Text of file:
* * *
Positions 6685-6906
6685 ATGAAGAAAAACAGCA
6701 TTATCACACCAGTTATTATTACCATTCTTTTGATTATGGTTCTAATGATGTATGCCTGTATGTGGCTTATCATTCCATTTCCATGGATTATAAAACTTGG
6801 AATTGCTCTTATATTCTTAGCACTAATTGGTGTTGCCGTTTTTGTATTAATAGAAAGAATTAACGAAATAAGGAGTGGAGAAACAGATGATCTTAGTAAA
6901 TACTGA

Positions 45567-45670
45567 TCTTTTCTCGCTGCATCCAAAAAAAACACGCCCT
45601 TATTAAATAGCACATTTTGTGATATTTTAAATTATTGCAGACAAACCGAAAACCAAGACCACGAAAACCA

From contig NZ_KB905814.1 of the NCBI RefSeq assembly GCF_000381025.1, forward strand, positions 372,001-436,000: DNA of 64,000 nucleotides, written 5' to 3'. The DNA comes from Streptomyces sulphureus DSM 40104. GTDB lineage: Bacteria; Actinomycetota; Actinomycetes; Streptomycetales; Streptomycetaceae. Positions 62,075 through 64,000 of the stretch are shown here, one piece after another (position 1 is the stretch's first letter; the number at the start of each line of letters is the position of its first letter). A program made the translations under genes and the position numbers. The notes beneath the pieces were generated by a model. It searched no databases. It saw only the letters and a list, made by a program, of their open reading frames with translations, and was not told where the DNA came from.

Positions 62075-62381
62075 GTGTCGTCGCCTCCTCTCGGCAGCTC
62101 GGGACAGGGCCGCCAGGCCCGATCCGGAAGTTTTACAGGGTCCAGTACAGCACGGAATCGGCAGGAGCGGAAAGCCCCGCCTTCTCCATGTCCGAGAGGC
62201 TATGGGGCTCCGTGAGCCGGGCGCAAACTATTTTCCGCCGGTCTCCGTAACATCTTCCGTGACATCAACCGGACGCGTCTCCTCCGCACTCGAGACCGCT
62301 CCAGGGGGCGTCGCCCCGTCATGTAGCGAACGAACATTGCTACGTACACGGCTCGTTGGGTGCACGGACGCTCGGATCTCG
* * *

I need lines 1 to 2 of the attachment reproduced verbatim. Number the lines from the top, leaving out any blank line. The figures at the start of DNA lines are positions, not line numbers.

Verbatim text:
Positions 6685-6906
6685 ATGAAGAAAAACAGCA